Although this is a prescription product, our review has nothing to do with the accuracy of claims made by the manufacturer as to the product’s ability to treat or cure a specific health condition.
So, to find out whether or not this dog food is appropriate for your particular pet, you must consult your veterinarian.
With that understanding…
Based on its ingredients alone, Hill’s Prescription Diet Z/D Canine looks like an average dry dog food.
As a group, the brand features an average protein content of 20% and a mean fat level of 15%. Together, these figures suggest a carbohydrate content of 58% for the overall product line.
And a fat-to-protein ratio of about 73%.
Below-average protein. Near-average fat. And above-average carbs when compared to a typical dry dog food.
Free of any plant-based protein boosters, this looks like the profile of a kibble containing a limited amount of meat.
Our Rating of Hill’s Prescription Diet Z/D Canine Dry Food
Hill’s Prescription Diet Z/D Canine is a grain-inclusive dry dog food using a limited amount of hydrolyzed chicken liver as its main source of animal protein.
However, due to its intentional therapeutic design, this dog food is not rated.
Our Editor’s Top Picks
Hill’s Prescription Diet Dog Food Recall History
The following automated list (if present) includes all dog food recalls related to Hill’s through February 2023.
- Hill’s Prescription Diet and Science Diet Dog Food Recall Expands to Include 44 Varieties (3/20/2019)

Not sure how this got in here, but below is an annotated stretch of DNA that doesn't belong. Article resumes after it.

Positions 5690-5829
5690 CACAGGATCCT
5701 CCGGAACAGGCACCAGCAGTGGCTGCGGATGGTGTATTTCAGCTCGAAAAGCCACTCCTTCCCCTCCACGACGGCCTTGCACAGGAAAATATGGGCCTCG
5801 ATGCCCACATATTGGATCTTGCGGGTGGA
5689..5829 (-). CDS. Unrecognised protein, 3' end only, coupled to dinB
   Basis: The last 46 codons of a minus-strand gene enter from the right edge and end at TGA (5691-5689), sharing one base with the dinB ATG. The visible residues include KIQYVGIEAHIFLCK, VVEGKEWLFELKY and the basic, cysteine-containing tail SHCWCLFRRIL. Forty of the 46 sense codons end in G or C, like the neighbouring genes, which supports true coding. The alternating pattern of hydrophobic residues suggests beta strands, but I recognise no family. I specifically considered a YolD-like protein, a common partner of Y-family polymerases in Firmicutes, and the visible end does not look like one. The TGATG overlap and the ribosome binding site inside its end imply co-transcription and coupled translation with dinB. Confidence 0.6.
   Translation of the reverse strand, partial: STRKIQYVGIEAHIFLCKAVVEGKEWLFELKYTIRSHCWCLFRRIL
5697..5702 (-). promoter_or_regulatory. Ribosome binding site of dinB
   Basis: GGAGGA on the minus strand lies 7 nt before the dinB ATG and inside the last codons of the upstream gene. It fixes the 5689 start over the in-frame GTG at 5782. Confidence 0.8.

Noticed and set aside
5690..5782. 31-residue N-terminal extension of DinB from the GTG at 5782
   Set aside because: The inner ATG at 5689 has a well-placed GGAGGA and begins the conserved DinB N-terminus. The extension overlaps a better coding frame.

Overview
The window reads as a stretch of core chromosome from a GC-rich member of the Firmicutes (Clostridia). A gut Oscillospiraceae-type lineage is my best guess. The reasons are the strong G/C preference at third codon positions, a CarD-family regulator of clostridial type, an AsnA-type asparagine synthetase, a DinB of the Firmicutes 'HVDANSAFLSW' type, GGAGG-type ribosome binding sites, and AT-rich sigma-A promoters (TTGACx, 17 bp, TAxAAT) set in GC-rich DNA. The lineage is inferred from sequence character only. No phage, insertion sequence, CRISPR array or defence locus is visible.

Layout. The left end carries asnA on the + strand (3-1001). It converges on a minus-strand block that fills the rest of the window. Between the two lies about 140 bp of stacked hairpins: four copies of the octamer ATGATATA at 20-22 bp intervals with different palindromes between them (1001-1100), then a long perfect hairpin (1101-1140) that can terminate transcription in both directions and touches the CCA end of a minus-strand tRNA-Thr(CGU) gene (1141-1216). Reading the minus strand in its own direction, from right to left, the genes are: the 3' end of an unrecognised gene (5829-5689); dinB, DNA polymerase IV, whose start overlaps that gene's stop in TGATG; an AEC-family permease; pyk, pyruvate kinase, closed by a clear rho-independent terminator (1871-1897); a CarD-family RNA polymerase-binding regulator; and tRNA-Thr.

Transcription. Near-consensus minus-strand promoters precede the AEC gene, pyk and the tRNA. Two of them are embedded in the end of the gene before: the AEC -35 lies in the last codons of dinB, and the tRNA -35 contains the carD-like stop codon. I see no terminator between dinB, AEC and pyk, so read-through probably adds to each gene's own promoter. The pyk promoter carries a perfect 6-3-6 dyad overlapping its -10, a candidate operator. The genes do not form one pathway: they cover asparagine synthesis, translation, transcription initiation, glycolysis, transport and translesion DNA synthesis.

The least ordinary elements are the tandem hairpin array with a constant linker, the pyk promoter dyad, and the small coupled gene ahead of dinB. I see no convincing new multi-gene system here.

- Hill’s Prescription Diet and Science Diet Dog Food Recall (1/31/2019)
- Hill’s Science Diet Dog Food Market Withdrawal of November 2015 (11/29/2015)
- Hill’s Science Diet Dog Food Recall June 2014 (6/3/2014)
You can view a complete list of all dog food recalls since 2009 here.
Get Free Recall Alerts
Get free dog food recall alerts sent to you by email. Subscribe to The Advisor’s recall notification list.
More Hill’s Brand Reviews
The following Hill’s dog food reviews are also posted on this website:
- Hill’s Healthy Advantage Dog Food Review (Canned)
- Hill’s Healthy Advantage Dog Food Review (Dry)
- Hill’s Prescription Diet B/D Canine Dog Food Review (Dry)
- Hill’s Prescription Diet C/D Canine Dog Food Review (Dry)
- Hill’s Prescription Diet D/D Canine Dog Food Review (Dry)
- Hill’s Prescription Diet Derm Complete Dog Food Review (Dry)
- Hill’s Prescription Diet Digestive Care I/D Canine Dog Food Review (Dry)
- Hill’s Prescription Diet I/D Canine Dog Food Review (Canned)
- Hill’s Prescription Diet Joint Care J/D Canine Dog Food Review (Canned)
- Hill’s Prescription Diet L/D Canine Dog Food Review (Canned)
- Hill’s Prescription Diet W/D Canine Dog Food Review (Canned)
- Hill’s Prescription Diet W/D Canine Dog Food Review (Dry)
- Hill’s Prescription Diet Weight Reduction R/D Canine Dog Food Review (Dry)
- Hill’s Prescription Diet Z/D Canine Dog Food Review (Canned)
- Hill’s Science Diet Adult Dog Food Review (Canned)
- Hill’s Science Diet Adult Perfect Weight Dog Food Review (Canned)
- Hill’s Science Diet Adult Perfect Weight Dog Food Review (Dry)
- Hill’s Science Diet Adult Plus Dog Food Review (Canned)
- Hill’s Science Diet Adult Plus Dog Food Review (Dry)
- Hill’s Science Diet Dog Food Review
- Hill’s Science Diet Grain Free Dog Food Review (Dry)
- Hill’s Science Diet Healthy Cuisine Dog Food Review (Canned)
- Hill’s Science Diet Puppy Food Review (Canned)
- Hill’s Science Diet Puppy Food Review (Dry)
A Final Word
The Dog Food Advisor is privately owned. We do not accept money, gifts, samples or other incentives in exchange for special consideration in preparing our reviews.
However, we do receive a referral fee from online retailers (like Chewy or Amazon) and from sellers of perishable pet food when readers click over to their websites from ours. This helps cover the cost of operation of our free blog. Thanks for your support.
For more information, please visit our Disclaimer and Disclosure page.
Important FDA Alert
The FDA is investigating a potential link between diet and heart disease in dogs. Click here for details.
09/20/2022 Last Update